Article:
called deferred impact projects, where private companies finance
major oil projects which the government purchases after they’re
finished. This formula keeps PEMEX debt off the books for a
few years and keeps with the constitution by refusing concessions
to any company.
some factions within Mexico (especially the National Action
Party) would like to modernize the industry by breaking up
the PEMEX monopoly and opening doors to foreign investment,
officials within PEMEX insist that oil will remain as Mexican
as tamales for years to come.
while PEMEX insists that oil will remain steadfastly Mexican,
Ciudad del Carmen, an oil boomtown on the edge of the Mexican
Gulf has become strikingly international.
paved sidewalks are brimming with Burger Kings, Holiday Inns,
and scores of foreign oil contractors. Canadian, Argentine
and Venezuelan workers fill the seafood restaurants. They fly
in from the rigs offshore, checking into three star hotels
to ditch their orange Schlumberger jumpers.
at the bustling airport just outside town, Jose Luis Zepeda,
the manager of Pegaso Air Transport, is doing booming business
transporting foreign engineers and technicians from Ciudad
del Carmen to the platforms of Cantarell. “Most of our
oil business is with PEMEX, but we move people from Schlumberger,
Halliburton, all the companies,” he said.
never really shook off the presence of foreign companies. More
than 40 private companies operate on 60 percent of oil fields.
PEMEX depends on them for everything from off-shore drilling
technology to environmental clean-up techniques.
plans to attract direct foreign investment in natural gas exploration,
with plans for controversial contracts known as Multiple Service
Contracts (MSC) which would allow private companies to take
over the management of whole exploration and drilling in natural
gas operations for a single fixed fee. TotalFina ELF, Gaz de
France, British Petroleum, Exxon Mobile — all have shiny
offices in the capital, and according to Maciel, they are ready
to put their foot in the MSC door — waiting, perhaps,
for the day when they can extract oil as well as gas.
course, opening the fields up further will bring more business,” said
Zepeda, as one of his yellow helicopters stuffed with oil workers
took off from the sun-baked tarmac heading out to the heavy
platforms which stand like iron islands, pulling thick crude
oil from deep below.
Mexican government expects to attract more than $8 billion
in direct investment from Multiple Service Contracts in the
next five years. PEMEX hopes that the first contracts for natural
gas exploration will be signed in August. Although PEMEX is
very careful about saying that the contracts are limited to
natural gas development, there is no legal reason why they
cannot be extended to oil eventually. After all, both are hydrocarbons.
this is also why the future of the MSC’s is still uncertain — anything
that might open the door to foreign contact with oil generates
contracts are perfectly constitutional,” says Rafael
Aguilera, PEMEX’s legal representative in charge of MSC’s. “Private
contractors are paid a fixed fee in cash, they don’t
sell the oil. Those who oppose the MSC’s either do not
really understand it or do so because they have an electoral
from the oil-stained workers of Cantarell, the political fight
over PEMEX’s dilemma rages within the offices of the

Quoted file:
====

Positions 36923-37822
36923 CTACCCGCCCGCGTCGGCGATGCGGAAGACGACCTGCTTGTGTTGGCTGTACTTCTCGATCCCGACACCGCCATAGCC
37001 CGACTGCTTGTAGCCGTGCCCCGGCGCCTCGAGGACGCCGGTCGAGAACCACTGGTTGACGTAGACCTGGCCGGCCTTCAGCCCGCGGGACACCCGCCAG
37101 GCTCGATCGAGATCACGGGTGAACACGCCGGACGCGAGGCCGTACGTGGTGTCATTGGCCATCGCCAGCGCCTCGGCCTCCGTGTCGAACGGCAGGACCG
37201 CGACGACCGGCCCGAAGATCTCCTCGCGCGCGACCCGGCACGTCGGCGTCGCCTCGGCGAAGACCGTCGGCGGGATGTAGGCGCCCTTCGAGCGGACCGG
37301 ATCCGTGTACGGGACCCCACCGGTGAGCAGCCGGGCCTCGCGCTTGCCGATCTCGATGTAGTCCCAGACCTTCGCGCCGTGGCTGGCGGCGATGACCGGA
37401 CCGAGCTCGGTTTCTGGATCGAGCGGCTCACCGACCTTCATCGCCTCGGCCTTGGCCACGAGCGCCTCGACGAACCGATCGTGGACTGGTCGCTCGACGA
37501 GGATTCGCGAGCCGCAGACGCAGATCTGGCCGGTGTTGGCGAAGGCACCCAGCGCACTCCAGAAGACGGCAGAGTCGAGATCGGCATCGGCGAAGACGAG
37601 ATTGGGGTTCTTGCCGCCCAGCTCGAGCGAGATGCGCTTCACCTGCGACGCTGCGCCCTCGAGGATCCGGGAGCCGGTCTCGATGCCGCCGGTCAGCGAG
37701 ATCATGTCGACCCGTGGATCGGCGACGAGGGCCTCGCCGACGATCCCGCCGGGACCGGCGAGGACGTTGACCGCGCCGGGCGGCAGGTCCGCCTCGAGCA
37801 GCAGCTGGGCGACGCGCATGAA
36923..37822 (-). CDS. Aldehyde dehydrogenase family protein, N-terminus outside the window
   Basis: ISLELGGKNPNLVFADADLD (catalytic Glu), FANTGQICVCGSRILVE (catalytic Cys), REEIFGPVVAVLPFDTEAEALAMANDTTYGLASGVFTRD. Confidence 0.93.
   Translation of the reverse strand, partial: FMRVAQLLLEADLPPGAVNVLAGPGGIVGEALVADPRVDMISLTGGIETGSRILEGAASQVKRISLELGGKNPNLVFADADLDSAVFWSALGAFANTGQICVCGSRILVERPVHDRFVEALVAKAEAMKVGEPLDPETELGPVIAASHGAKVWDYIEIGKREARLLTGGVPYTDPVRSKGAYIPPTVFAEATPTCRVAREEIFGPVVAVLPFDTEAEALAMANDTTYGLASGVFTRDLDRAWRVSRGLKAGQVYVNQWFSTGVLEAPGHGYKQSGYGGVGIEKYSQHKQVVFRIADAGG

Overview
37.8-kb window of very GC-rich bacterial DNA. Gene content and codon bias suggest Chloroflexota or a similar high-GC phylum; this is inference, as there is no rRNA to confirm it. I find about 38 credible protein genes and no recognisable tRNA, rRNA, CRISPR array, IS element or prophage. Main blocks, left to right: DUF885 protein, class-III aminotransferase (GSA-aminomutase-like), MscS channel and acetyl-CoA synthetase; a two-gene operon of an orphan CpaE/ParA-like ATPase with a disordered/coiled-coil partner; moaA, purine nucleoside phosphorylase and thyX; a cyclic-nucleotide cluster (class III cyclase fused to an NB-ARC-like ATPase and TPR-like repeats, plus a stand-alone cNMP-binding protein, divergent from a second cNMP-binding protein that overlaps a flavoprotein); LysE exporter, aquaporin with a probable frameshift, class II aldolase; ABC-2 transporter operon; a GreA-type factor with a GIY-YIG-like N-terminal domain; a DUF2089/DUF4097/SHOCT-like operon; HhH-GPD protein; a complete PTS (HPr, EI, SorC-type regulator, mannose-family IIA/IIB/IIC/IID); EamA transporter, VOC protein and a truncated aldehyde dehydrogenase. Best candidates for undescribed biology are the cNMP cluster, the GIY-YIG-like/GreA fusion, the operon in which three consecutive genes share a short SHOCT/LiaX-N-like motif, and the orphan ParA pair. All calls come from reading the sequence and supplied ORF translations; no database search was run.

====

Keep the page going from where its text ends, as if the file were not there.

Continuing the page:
Mexican parliament, a modern high rise in the aristocratic
Paseo de la Reforma, the heart of Mexico City.
the single greatest obstacle to the MSC alternative is the
battle that has erupted between the Institutional Revolutionary
Party (PRI), which considers itself a defender of the legacy
of Cárdenas and the interests of the Mexican people
and the National Action Party (PAN), which sees the MSC’s
as one of the few viable ways for PEMEX to work its way out
of its predicament.
political fight over the wealth ensconced in Mexican soil is
a long and sordid one. Although the two primary parties embroiled
in the debate agree that Mexico should have exclusive rights
to the reserves stored in Mexican soil, the question of which
direction to push PEMEX becomes heated when talk of service
contracts and tax reform hits the floor.
opposed to the MSC’s believe the answer to PEMEX’s
money troubles and thus, a solution to Mexico’s dilemma
in exploring for more oil offshore, lies in tax reform within
the state and the company. “There is no other company
in the world that is taxed as much as PEMEX. If that were to
change, then the company would have the necessary resources
to invest in itself,” said PRI leader Rafael Segovia.
most agree that PEMEX’s tax burden is excessive, without
a comprehensive and controversial tax reform, the only alternative
is to seek other alternatives. And since the Fox government
stepped into power, the taboo buzzword that is ventured and
then crushed in the parliamentary acrimony of political debate
despite the vibrant nationalistic undercurrent that informs
all political talk of Mexican oil since it was nationalized
in 1938, PEMEX has had a long relationship with foreign companies.
It is a relationship that will likely expand as the solution
to PEMEX’s financial dilemma if current CEO, Raul Munoz
Leos’ plans for reform are successful.
is happening today is not new,” said Mexican historian
Lorenzo Meyer, referring to the need for foreign investment
after oil was nationalized in 1938. Then, however, PEMEX sought
investment from small companies who would not compete for political
power with the state, he said.
the fight is big and ideological,” he said. “PEMEX
could be efficient, from the perspective of the market. We
don’t need to have physical control of the oil; we can
control it through taxes, regulations, not with this massive
bureaucracy that has become a monopoly. All we have now is
a perpetual stalemate.”
story of Mexican oil is the story of Mexico, said Homero Aridjis. “Oil
has historically been considered a source of wealth, but it
has been the source of conflict for Mexico.”
Daffodil Altan and Angel Gonzalez are graduate students
in the School of Journalism at UC Berkeley.